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Volume 16, Issue 2: Stauron

Feed My Puppies

Gary Hagen

One of the more curious conundrums in Scripture is found in Paul's comment, "They are not all Israel which are of Israel" (Rom. 9:6). The next verse doesn't clarify much, "Neither because they are the seed of Abraham are they all children, but in Isaac shall thy seed be called." Whenever this is discussed, it is often in the negative. That is, that not all of Abraham's descendants were elect. True enough, but Paul is pointing to the reverse here. Rather than arguing that some Jews would go lost, Paul is building the positive case that non-Jews were also heirs of Abraham. We read, "That is, those who are the children of the flesh, these are not the children of God; but the children of the promise are counted as the seed" (Rom. 9:8). Earlier in Romans Paul referred to the promise given to Abrahamthat his heirs would be among those whose faith counted for righteousness—just like it was with Abraham. Paul's analogy of the engrafted olive branches points to the same thing (Rom. 11:11-24).

But this doctrine was not new to the New Testament. Paul stood solidly on Old Testament prophecy and historic example. Hoseaforetold God's election of Gentile saints, "I will say to them which were not my people, Thou art my people, and they shall say, Thou art my God" (Hos. 2:23). Indeed, Jesus preached this message to the Assyrian descendants in Samaria, starting with the woman at the well. He also named a Samaritan as a hero of faith in his famous parable. Elsewhere, Christ declared that he had "other sheep" which were not of the Hebrew fold that he would bring into Israel (Jn. 10:16; 11: 49-52 cf. Rom. 2:29).
Christ recognized a provocative history lesson when He saw one. Luke's gospel records the sermon at Nazareth where He taught this global nature of God's grace by reminding the Jews that Elisha had healed only one leper—Namaan, a Syrian four-star general. And Elijah had raised the dead son of a Canaanite widow in the coastal town of Zarephath.1 Now someone greater than Elijah was here. How could the Son of David do less? But the Jews in Nazareth were not about to be confused by the facts. They had their pet understandings to protect, and so they tried to help Christ launch His career in a new direction—straight down a cliff (Lk. 4:16-30).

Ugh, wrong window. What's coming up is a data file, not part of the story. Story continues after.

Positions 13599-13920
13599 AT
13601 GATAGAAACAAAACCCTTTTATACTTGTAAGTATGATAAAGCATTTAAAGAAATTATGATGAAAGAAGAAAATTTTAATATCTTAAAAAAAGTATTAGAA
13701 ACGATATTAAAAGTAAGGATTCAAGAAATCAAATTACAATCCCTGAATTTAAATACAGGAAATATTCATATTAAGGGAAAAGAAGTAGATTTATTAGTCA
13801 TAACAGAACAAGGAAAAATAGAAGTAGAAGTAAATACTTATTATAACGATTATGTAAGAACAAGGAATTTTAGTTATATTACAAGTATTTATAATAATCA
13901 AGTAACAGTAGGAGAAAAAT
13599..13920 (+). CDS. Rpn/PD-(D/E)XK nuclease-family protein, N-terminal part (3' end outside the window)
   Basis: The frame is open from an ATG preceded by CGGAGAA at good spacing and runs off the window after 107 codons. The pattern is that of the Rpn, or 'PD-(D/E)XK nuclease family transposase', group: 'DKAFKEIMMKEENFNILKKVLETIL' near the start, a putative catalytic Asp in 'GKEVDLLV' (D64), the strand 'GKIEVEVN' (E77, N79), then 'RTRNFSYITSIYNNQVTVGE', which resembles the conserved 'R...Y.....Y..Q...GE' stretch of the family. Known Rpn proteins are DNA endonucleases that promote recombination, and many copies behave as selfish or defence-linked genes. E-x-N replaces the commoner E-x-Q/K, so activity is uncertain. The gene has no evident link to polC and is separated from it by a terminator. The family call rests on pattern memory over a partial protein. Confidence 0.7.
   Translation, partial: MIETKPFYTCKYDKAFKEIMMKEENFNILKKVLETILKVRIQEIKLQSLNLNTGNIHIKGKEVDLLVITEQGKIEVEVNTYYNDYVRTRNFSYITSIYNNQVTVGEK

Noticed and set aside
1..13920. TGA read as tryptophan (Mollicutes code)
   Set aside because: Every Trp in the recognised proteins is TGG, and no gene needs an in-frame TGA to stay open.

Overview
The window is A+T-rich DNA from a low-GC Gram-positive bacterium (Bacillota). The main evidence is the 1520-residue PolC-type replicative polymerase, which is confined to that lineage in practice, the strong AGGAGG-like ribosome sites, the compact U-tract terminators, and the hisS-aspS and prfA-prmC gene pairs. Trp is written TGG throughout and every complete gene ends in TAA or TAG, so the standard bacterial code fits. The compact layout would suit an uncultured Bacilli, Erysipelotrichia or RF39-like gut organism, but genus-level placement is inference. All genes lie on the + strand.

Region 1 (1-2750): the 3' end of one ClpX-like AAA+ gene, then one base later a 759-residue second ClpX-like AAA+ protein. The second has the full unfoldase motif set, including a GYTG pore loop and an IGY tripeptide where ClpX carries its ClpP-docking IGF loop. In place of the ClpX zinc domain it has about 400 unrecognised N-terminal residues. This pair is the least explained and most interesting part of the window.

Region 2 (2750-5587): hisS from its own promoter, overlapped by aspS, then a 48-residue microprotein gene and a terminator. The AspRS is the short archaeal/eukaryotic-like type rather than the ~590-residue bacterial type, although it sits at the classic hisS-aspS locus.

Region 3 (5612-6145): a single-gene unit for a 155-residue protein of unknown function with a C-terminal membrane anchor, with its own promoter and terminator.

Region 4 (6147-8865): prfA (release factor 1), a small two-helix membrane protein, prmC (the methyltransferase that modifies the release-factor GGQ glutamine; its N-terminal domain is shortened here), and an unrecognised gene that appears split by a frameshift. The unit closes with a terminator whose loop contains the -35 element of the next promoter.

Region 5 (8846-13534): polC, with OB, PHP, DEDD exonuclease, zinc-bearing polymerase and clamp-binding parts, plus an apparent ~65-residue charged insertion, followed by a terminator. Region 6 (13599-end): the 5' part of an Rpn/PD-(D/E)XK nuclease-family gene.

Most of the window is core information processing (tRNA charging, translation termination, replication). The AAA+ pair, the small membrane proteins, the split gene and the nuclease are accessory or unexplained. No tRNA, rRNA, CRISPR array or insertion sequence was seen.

Given His full-orbed gospel message from the beginning, Jesus's remarks in Mark 7 seem, at first glance, inconsistent. Christ went into Phoenicia in what was then western Syria, near Tyre and Sidon (possibly in Zarephath2). A Syro-Phoenician woman found His hotel and pled with Jesus to heal her demon-possessed daughter. As He would later do with blind Bartimaeus, Christ did not answer immediately.3 It was as if He was quizzing the twelve on their previous lesson, waiting to see what they would suggest.
We have to remember the context. Jesus had just finished teaching (earlier in the same chapter) that no foods are unclean. They had difficulty getting their arms around this truth (Mk. 7:18). Just as Peter would be taught in a vision of unclean foods before preaching to Gentiles in Caesarea (Acts 10),so it seems here that Jesus had decided to follow this lesson with a little lab work on the Canaan coast.
But His disciples wanted this Gentile woman sent away. Christ had already healed the servant of a Roman centurion, and announced that his Gentile faith was beyond that of any Jew. He had taught that Gentiles would sit with Abraham (Matt. 8:5-13). But the twelve just didn't seem to get it.
Thus, we can almost see Jesus roll His eyes upward and sigh as He answered this woman. With pun at the ready, He implied that his gatekeepers' advice was to remain Shepherd just to Israel. She knew her Bible better than that. By faith, she was Israel, and she humbly worshipped him as Messiah repeating the request (Rom. 10:14).
The vocabulary chosen next by Christ is a term employed nowhere else in Scripture (Matt. 15:26-27 cf. Mk. 7:27-29).In both gospel accounts, the word used is a diminutive term for house dogs or small dogs—I would even argue puppies.4 Regardless, He pitched a softball to this woman, and waited for her faith to hit the homerun. He did not say that the bread of life was only for Jews. He said what Paul would later say (Rom. 1:16),that salvation is for the Jew first, and also for the Greek. Mark's account spells this out (Mk. 7:27).Children are fed first, and also the family pets. To have pets seated at the table while children beg from the floor would make for a comical editorial cartoon. Jesus drew the word picture just this way. The woman agreed that heirs sit at the table while pets eat on the floor, but she pointed out that all recipients of the Master's abundance can feast simultaneously by catching what the children miss—just as Jesus had taught in Luke.
As Spurgeon said on this passage, "Faith sees in the dark."5 This woman perceived the light in a dark saying. Matthew Henry said that her faith let her see that at a great man's table, the family pets under foot are fed as surely as the children. After all, the Canaanite woman called it "their master's table." Like the prodigal son, she was content to be as a hired servant, or even a family pet. For in our Father's house there is not only bread enough, but also plenty to spare. It is good to be in God's house, though we lie at the threshold as a doorkeeper (Psalm 84:10) or "under the table."
It would seem simple enough to imagine that as the twelve left this hotel the next morning, the last one out the door tripped over the sign near the front steps. Scratching his head as he picked it back up, he may have seen for the first time, "Welcome. Elijah slept here."6

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